Investors Planning Boston-to-Halifax Ferry
January 26, 2010 -
PORTLAND -- While officials in Portland and Yarmouth, Nova Scotia, try to revive the ferry connection between their communities, an investment group is working to launch a year-round service between Boston and Halifax, Nova Scotia.
Boston-to-Halifax service would make it harder to re-establish a Portland-to-Yarmouth ferry, said Portland City Manager Joe Gray. "It would complicate things to have two services out of New England," he said.
Martin Karlsen, the lead project proponent for American Ferries Inc., said investors have never considered Portland -- where the state and the city built a $20.5 million passenger terminal two years ago -- primarily to serve the Nova Scotia ferry.
Last month, Bay Ferries Ltd. announced its decision to stop running its high-speed Cat ferry that connected Yarmouth, Portland and Bar Harbor. The company cited the loss of a subsidy from the government of Nova Scotia for canceling the service.
Karlsen said it makes more sense to operate a ferry out of Boston than Portland because Boston is a much larger market and the ferry could pick up more walk-on passengers. Likewise, Halifax, with a population of more than 275,000, dwarfs Yarmouth, population 7,100.
Karlsen said investors are still raising capital and are not counting on a government subsidy. While his group has explored the idea of a Boston-to-Halifax ferry for 10 years, he said, the cancellation of Cat service gives the plan additional momentum.
Many of The Cat's passengers came from southern New England. The Boston market was so important to Bay Ferries that it sent its 320-foot catamaran to Boston for a weekend in 2006 as part of a marketing campaign.
Christopher Wright of Digby, Nova Scotia, who is a consultant to ferry companies around the world, said American Ferries' plan should be taken seriously because Karlsen is experienced in the shipping and cruise industries.
Karlsen is president of Karlsen Shipping Co. Ltd. in Halifax and Polar Star Expeditions, which offers cruises to polar regions.
Unlike The Cat or its predecessor, the Scotia Prince, a Boston-to-Halifax ferry primarily would attract people seeking inexpensive cruise vacations rather than transportation, Wright said.
Halifax is a growing cruise ship destination, he said. From 1997 to 2007, the number of cruise ship passengers who disembarked in Halifax increased from 28,000 a year to 63,000.
Wright said Karlsen's plan makes sense for the summer, but he can't imagine many people would want to ride in the rough seas of the North Atlantic during winter.
The route between Portland and Yarmouth, inside the Gulf of Maine, provides more protection from heavy seas than the route between Boston and Halifax, which, at 380 nautical miles, is nearly twice the distance.
Karlsen's overnight ferry would leave one port in the afternoon and arrive at the other the next morning. He is looking for a ship that can carry about 1,300 passengers as well as cars and trucks, including tractor-trailers.
Such a vessel is called a "cruise ferry" because it combines the features of a cruise ship and a car ferry. Many passengers ride on the ships for the cruise experience, while others use them for transportation. The ships are popular in Europe, particularly in the Baltic and North seas.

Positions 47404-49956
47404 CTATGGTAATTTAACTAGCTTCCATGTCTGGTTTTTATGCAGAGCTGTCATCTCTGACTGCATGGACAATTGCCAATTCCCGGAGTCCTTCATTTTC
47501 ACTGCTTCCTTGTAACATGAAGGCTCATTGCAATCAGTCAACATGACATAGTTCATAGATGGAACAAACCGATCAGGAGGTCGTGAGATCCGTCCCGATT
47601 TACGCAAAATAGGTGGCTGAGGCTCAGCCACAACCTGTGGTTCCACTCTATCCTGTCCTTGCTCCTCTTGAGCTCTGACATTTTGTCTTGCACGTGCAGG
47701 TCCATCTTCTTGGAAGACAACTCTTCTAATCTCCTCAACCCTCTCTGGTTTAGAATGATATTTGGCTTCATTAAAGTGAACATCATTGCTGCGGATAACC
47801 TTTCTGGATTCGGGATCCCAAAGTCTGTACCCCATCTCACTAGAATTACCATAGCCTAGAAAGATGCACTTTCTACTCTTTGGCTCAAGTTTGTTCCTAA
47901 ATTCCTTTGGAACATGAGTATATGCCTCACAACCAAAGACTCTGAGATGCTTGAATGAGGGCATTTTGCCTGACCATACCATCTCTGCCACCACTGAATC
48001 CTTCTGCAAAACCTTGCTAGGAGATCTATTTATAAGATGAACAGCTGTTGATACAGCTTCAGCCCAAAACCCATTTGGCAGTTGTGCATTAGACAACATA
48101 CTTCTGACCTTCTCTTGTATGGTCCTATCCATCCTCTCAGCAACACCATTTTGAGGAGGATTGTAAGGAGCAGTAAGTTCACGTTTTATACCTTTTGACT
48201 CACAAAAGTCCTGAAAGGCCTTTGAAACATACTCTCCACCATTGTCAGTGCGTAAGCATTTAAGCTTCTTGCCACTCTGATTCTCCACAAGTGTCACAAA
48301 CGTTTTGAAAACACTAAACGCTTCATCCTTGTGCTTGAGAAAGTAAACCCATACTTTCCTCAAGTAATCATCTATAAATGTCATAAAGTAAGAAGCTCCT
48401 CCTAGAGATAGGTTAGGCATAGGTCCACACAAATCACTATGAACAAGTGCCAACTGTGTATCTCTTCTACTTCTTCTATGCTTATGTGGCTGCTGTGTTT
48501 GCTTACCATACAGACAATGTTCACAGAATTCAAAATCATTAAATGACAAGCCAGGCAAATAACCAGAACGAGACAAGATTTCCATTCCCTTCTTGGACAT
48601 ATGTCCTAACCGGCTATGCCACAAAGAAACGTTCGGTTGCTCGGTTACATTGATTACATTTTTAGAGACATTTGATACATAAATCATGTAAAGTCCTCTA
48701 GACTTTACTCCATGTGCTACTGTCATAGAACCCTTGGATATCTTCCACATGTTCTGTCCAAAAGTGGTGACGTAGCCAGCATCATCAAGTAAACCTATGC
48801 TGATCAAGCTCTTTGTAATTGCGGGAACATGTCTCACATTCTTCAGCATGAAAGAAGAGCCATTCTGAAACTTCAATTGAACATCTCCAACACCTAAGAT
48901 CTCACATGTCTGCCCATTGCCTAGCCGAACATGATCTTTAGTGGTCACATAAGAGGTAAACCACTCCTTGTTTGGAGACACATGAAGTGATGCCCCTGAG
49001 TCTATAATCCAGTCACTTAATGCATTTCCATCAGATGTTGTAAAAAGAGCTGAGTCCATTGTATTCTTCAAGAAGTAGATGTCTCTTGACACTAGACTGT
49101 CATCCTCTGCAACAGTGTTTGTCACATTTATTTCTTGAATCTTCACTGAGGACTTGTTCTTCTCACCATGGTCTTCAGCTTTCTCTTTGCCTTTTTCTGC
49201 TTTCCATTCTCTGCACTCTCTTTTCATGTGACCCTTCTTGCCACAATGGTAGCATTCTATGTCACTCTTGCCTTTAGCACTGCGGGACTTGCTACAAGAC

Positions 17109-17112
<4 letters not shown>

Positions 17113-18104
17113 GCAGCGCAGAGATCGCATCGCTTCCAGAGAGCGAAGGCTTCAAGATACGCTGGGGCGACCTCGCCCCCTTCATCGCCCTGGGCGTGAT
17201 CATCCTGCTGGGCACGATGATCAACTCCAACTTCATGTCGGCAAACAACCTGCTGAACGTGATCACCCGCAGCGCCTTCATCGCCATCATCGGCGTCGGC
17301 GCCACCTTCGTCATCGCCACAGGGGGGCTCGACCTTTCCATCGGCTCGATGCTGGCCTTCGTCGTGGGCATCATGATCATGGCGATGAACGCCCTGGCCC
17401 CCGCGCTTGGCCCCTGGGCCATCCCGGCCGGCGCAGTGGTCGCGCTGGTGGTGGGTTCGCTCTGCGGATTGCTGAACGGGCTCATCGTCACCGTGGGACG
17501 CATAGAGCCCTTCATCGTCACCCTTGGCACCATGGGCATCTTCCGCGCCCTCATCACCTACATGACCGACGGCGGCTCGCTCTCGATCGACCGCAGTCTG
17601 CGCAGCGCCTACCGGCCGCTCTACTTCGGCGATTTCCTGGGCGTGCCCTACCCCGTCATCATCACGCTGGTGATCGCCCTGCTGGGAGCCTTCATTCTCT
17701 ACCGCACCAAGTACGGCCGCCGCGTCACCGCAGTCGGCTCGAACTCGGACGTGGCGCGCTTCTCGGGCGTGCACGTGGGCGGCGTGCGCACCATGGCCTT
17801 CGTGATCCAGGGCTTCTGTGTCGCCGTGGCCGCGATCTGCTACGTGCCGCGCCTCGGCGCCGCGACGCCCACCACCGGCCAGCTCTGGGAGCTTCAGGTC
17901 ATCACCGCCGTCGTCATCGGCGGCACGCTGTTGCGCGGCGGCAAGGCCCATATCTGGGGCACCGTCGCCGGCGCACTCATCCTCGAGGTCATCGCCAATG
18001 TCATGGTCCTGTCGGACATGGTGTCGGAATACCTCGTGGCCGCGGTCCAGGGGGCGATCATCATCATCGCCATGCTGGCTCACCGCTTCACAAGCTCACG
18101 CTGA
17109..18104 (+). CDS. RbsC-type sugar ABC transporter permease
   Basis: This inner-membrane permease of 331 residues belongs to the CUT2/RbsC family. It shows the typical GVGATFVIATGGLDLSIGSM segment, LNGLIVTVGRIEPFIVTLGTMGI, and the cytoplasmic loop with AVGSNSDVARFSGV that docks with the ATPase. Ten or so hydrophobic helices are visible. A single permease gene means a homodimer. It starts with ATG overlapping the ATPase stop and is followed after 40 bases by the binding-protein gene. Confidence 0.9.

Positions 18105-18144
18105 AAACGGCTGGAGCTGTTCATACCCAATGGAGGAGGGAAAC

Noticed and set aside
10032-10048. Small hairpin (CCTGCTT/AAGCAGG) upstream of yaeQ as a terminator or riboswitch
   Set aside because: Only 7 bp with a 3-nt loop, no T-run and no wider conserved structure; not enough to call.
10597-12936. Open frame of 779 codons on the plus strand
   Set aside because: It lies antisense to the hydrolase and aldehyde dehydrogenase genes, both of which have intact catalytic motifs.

Karlsen said it's very unlikely the service can begin this year. On its Web site, www.boston-halifax-ferry.com, the company says it's looking for an agreement with a ferry company to provide the ship and help operate it.
Yarmouth Mayor Phil Mooney said American Ferries shouldn't be taken too seriously because the company has been pushing its idea for years without success.
"They are probably lacking two things: money and a boat," Mooney said.
He said Nova Scotia's tourism industry and rural communities are lobbying Premier Darrell Dexter to continue the subsidy for The Cat for one or two more years. Bay Ferries had asked Nova Scotia's government for a subsidy of more than $5 million to allow The Cat to operate this summer.
Mooney said crucial meetings are planned today and early next week with Dexter and a member of Canadian Prime Minister Stephen Harper's Cabinet.
Mooney said The Cat's subsidy is needed to give officials time to recruit a new kind of ferry service. He said a traditional, single-hull ferry has a better chance for success because it would be more fuel-efficient and have more room to carry trucks. The Cat does not carry trucks.
Mooney said truckers would prefer a Yarmouth-to-Portland ferry because it would make the crossing in half the time of a Halifax-to-Boston ferry. Much of the cargo would be fish, and it's crucial that it be delivered quickly, he said.
Tom Valleau, the former port director for Portland, said Portland and Yarmouth are ideally situated for a ferry because they are only 180 miles apart. That means a ferry can make a round trip in 24 hours. It's much easier to market a ferry that runs every day, because it gives people more flexibility in making travel plans.
Gray, Portland's manager, said there has been a ferry link between Portland and Yarmouth for 40 years and it's important to maintain that link because of the business it brings to the city.
Gray said he is contacting provincial officials and is trying to set up a meeting next month to discuss initiatives to recruit a new ferry service. He said that he, Mayor Nicholas Mavodones Jr. and possibly a representative of the Portland Community Chamber would go to Nova Scotia for the meeting, if necessary.
By TOM BELL, Staff Writer, Portland Press Herald, January 21, 2010
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